• Inflammatory dz of gallbladder often d/t gallstones
    • 90% d/t stones in the cystic duct (i.e. calculous cholecystitis)
    • 10% acalculous cholecystitis
      • Infxns (microorganism, protozoan, parasites)
      • Ischemia, motility disorders, collagen dz
      • Direct chemical injury, allergic reaction
      • Xanthogranulomatous cholecystitis: stones play a role, but characterized by xanthogranulomatous (foamy histocytic granulomas) thickening of gallbladder wall
      • Emphysematous cholecystitis: air in gallbladder wall from gas-forming anerobes (i.e. C. perfringens), often in DM; can lead to sepsis, gangrene
      • Gallbladder torsion: can be acquired (i.e. sudden change in body position, defecation, blow to abdomen) or inherited (i.e. floating gallbladder: splanchnoptosis, scoliosis)
    • Even though bile cultures usually positive for bacteria (50-75% of cases), bacterial proliferation may be d/t cholecystitis and not the precipitating factor
  • Cholecystitis usually presents commonly w/ upper abdominal pain and fever, but cannot r/o even if asymptomatic
  • Prognosis is good in uncomplicated cholecystitis if Tx
    • Low mortality rate
    • Delays in Dx or Tx can lead to complications and incr morbidity/mortality rates
    • If complications develop (i.e. gangrene, ulceration/perforation), prognosis worsens
      • May require surgical intervention
  • Initial mgmt of acute cholecystitis includes bowel rest, IV hydration, and Abx
    • Outpatient therapy if uncomplicated
    • If surgery is required: laparoscopic cholecystectomy is standard


  • Mechanism
    • Acute acalculous cholecystitis most likely d/t endotoxin or bile stasis in gallbladder
      • A study shows lack of cholecystokinin (CCK) stimulation of gallbladder to empty leads to bile stasis
      • Another study shows endotoxin inhibition of gallbladder response to CCK leads to bile stasis
      • Endotoxin-induced necrosis, hemorrhage, fibrosis, and wall mucosal loss
    • Acute calculous cholecystitis d/t obstruction of neck or cystic duct by gallstone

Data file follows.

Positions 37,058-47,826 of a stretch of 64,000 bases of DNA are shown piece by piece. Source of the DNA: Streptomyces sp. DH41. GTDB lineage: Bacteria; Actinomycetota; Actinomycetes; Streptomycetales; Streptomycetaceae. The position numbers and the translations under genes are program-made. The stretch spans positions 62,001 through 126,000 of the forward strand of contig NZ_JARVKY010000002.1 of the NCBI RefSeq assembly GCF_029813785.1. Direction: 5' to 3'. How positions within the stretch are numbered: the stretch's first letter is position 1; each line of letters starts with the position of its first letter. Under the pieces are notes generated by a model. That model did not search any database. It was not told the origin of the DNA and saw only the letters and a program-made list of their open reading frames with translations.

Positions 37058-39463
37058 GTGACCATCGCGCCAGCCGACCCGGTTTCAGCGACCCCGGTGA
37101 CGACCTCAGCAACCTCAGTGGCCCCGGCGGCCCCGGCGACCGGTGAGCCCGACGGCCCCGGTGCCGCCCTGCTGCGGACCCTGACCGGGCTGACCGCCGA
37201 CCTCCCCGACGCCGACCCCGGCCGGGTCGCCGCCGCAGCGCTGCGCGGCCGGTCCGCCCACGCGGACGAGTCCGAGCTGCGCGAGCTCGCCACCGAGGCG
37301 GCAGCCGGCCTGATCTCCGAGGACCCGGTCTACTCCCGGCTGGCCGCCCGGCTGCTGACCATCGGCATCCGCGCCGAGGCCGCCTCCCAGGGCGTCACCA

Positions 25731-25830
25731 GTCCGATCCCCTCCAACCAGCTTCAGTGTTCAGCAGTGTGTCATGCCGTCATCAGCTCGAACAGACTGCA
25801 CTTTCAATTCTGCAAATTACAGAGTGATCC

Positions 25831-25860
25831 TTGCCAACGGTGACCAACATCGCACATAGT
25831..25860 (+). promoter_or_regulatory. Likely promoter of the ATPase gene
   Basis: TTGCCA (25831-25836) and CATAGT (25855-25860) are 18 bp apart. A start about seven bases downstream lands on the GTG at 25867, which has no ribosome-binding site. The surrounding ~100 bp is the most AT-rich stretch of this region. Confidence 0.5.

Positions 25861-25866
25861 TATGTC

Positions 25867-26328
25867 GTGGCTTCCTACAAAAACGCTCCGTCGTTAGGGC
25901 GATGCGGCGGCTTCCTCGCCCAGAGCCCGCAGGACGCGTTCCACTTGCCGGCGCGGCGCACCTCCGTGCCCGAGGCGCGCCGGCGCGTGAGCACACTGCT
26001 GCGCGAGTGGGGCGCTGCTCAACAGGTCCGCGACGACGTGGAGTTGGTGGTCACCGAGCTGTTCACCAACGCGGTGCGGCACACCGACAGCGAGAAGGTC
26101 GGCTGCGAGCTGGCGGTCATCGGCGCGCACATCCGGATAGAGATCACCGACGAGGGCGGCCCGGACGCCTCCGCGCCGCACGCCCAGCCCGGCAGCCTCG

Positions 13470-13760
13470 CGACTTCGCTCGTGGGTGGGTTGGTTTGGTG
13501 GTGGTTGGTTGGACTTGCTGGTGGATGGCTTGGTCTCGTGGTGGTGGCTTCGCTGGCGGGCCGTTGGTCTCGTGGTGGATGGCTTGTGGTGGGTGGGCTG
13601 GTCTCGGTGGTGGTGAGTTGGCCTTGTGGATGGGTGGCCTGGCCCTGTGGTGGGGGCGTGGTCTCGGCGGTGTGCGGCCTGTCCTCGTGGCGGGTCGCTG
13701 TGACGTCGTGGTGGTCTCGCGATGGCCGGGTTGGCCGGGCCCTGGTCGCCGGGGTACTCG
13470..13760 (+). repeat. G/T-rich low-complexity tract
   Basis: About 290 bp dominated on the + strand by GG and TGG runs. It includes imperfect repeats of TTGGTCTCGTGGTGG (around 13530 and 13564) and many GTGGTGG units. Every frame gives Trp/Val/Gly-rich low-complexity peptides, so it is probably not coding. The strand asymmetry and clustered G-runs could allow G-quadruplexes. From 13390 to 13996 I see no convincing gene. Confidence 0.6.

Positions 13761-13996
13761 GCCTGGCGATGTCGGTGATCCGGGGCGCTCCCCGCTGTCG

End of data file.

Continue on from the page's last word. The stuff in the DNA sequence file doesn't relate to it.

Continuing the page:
• Leads to incr pressure in gallbladder causing distention; blood and lymph circulation disrupted
      • Results in mucosal ishemia, necrosis
    • Progression to acute cholecystitis determined by duration and degree of obstruction
      • If complete obstruction and long duration
      • If partial obstruction and short duration, leads to biliary colic
    • Stages of Cholecystitis
      • Stage 1 (edematous): 2-4 days; gallbladder tissue intact w/ edema in subserosal layer, interstitial fluid w/ dilated capillaries and lymphatics
      • Stage 2 (necrotizing): 3-5 days; edematous w/ areas of hemorrhage and necrosis d/t elevated internal pressures compromising blood flow
      • Stage 3 (suppurative): 7-10 days; active inflamm process, WBCs at necrotic and suppurative areas in wall; fibrous wall thickening, intramural abscesses
      • Stage 4 (chronic): after repeated episodes of cholecystitis; mucosal atrophy, wall fibrosis, PMN/lymphocyte/plasma cell infiltration; acute on chronic cholecystitis (chronic irritation by stones)
    • Complications of Cholecystitis
      • Perforation of gallbladder: ischemia/necrosis of wall
      • Biliary peritonitis: bile leakage (i.e. through perforation, incomplete suture) into peritoneum
      • Pericholecystic abscess: wall perforations covered up by surrounding tissue forming abscesses
      • Biliary fistula: duodenal-gallbladder fistula formation, usually d/t erosion of wall into duodenum by large stone; stone can travel to ileocecal valve and cause SBO (gallstone ileus)
  • Etiology/Risk Factors
    • Gallstones (90-95%)
    • Acalculous cholecystitis associated with
      • Biliary stasis: including debilitation, major surgery, severe trauma, sepsis, long-term total parenteral nutrition (TPN), and prolonged fasting
      • Cardiac events, sickle cell dz, DM
      • Infections (i.e. salmonella, cytomegalovirus, cryptosporidiosis, microsporidiosis w/ AIDS)